Millions of people across the English-speaking world are familiar with:

If I should die, think only this of me;
That there's some corner of a foreign field
That is forever England.

Rupert Brooke

The author of these poignant words, found in The Soldier, is Rupert Brooke (pictured left) widely acclaimed as the leading War Poet of World War One and Rugby's most famous son. When resident in Hillmorton, Brooke would often walk across the county boundary to visit his aunt in Barby, winding up the Drover's Track to ascend high above the Leam Valley. Looking out from Barby Hill, Brooke would marvel at the majesty of his beloved English countryside.

Fewer will be familiar with Brooke's lesser-known ode in part to the English countryside, which describes the view from Barby Bill across the Leam Valley to the Malvern Hills:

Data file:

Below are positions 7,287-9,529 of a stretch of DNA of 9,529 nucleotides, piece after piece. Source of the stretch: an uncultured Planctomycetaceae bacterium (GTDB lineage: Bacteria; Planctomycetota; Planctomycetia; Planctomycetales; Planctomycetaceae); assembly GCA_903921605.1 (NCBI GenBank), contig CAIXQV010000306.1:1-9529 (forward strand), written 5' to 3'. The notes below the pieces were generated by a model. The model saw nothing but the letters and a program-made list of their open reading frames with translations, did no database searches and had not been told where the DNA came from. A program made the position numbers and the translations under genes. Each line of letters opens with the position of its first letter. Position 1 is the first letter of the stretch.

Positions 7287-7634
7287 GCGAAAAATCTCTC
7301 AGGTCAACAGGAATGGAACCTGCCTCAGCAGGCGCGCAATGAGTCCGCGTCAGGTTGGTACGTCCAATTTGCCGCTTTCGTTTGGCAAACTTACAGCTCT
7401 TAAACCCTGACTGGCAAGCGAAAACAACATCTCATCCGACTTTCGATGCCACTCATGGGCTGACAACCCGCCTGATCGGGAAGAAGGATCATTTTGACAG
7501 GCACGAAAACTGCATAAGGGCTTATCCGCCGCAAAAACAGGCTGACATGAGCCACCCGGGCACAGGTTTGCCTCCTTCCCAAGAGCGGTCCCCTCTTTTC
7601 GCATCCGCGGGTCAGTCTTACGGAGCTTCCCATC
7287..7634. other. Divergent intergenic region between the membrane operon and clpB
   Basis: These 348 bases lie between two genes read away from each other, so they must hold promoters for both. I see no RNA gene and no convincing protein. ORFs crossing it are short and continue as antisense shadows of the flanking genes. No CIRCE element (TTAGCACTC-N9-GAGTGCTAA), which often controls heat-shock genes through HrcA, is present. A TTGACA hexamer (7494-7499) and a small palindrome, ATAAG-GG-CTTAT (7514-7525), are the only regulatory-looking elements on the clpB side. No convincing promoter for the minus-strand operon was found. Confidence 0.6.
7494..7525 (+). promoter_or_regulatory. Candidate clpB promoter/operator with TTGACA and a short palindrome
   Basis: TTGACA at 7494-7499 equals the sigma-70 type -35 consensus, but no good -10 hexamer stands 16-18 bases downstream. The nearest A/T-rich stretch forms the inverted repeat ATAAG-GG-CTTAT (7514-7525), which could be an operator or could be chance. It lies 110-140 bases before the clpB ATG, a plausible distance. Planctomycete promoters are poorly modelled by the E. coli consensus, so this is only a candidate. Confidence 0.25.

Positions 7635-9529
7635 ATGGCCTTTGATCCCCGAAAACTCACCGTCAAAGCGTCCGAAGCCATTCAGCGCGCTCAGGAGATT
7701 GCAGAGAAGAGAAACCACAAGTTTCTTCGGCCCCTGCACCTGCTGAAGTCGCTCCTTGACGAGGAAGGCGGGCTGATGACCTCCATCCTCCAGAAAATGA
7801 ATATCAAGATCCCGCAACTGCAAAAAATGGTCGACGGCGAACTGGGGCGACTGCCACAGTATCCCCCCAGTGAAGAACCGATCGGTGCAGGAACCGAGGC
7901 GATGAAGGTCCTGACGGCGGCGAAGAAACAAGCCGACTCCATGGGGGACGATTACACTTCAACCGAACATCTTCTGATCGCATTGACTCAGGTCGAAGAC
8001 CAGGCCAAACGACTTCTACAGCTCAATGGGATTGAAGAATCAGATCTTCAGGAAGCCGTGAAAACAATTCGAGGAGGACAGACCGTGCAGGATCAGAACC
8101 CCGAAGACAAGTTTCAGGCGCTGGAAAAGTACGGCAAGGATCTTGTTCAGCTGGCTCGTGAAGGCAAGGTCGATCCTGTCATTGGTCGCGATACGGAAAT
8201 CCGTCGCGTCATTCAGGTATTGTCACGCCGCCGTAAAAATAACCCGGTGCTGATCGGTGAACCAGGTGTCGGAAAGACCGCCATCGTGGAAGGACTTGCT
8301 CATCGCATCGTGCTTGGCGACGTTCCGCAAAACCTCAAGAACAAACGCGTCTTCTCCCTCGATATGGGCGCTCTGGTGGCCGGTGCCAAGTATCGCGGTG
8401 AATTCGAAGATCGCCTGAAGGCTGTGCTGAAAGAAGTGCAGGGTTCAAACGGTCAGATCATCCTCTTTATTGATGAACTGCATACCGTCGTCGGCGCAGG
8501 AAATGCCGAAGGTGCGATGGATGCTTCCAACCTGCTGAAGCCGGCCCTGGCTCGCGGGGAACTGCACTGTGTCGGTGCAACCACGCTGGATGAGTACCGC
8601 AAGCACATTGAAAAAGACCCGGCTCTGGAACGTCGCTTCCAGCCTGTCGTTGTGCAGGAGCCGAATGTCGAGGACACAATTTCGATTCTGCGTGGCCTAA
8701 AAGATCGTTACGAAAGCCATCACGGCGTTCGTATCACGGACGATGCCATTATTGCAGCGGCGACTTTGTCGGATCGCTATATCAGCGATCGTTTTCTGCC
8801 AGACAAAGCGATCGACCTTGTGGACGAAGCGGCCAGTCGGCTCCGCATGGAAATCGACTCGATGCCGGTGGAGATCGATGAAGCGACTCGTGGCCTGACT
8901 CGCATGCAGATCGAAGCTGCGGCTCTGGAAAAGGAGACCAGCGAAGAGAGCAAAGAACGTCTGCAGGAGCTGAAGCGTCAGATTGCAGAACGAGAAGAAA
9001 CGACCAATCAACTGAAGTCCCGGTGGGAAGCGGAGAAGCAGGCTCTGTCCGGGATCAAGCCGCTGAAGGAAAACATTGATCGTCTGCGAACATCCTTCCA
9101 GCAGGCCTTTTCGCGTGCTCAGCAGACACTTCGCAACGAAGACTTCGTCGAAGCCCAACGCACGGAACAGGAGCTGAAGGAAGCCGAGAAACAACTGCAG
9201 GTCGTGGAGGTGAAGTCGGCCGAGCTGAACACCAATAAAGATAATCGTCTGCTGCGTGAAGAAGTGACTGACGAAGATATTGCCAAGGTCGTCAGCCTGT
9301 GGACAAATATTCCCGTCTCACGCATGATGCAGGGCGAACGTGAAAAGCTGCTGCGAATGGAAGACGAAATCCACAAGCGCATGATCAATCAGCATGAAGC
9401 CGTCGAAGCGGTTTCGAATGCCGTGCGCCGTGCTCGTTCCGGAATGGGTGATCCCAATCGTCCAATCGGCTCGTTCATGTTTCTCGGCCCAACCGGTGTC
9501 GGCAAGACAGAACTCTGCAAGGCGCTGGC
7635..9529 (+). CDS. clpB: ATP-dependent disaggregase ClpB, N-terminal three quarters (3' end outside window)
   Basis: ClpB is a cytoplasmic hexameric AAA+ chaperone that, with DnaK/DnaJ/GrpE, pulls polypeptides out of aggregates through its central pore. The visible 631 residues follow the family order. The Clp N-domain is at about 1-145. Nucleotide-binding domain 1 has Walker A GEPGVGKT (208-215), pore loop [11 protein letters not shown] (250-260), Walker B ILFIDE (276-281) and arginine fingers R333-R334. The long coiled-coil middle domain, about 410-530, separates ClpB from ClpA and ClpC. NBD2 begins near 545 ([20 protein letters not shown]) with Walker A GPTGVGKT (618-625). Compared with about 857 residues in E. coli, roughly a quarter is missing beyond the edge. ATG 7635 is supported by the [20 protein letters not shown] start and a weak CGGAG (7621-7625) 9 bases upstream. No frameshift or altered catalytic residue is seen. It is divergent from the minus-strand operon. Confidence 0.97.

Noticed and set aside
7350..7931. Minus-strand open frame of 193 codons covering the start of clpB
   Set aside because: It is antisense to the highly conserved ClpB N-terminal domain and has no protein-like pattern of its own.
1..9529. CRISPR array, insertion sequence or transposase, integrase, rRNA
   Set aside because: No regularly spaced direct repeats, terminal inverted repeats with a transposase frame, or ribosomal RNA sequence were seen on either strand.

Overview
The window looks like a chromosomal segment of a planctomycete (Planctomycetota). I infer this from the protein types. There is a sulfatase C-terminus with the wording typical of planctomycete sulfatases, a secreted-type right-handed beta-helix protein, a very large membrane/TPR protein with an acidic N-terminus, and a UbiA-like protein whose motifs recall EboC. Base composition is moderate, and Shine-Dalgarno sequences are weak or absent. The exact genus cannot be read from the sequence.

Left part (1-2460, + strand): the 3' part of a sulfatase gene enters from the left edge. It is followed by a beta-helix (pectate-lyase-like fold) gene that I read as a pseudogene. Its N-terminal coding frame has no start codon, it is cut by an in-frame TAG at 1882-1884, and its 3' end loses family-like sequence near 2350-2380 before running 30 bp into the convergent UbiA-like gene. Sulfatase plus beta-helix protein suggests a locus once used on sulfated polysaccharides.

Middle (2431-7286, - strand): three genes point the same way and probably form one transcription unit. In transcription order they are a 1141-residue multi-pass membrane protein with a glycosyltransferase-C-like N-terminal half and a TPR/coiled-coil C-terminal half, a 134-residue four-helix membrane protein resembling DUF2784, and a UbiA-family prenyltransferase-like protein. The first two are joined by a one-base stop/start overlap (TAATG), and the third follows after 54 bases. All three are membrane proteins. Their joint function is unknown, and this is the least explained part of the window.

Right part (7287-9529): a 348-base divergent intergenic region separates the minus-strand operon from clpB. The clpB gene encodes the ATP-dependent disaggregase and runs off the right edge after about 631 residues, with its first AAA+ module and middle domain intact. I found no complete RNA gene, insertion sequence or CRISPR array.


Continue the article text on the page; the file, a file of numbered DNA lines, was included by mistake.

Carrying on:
White mist about the black hedgerows,
The slumbering Midland plain

and is the same vista and environment that Rugby Borough Council wish to blight forever with the unsustainable Lodge Farm (DS10) development.

On Remembrance Sunday, members of the SALFV Commiteee gathered at the trig point on Barby Hill to remember all those who have fallen, and particularly Rupert Brooke, who died in 1915 while on active service with the Royal Navy.

The short video below illustrates the splendour of the Leam Valley as seen from Barby Hill on Remembrance Sunday.

Remember, this is our culture and heritage as immortalised by Rupert Brooke that:

  • Councillor Stokes (Leader - Rugby Borough Council)
  • Councillor Timms (Portfolio Holder for Growth and Investment - Rugby Borough Council)
  • Councillor Butlin (Rugby Borough Council, Deputy Leader - Warwickshire County Council and Portfolio Holder for Transport & Planning - Warwickshire County Council)
  • Mr Back (Rugby Borough Council - Head of Growth and Investment)

are so keen to see CONCRETED OVER.

Click here to donate to the SALFV Campaign and help save Leam Valley!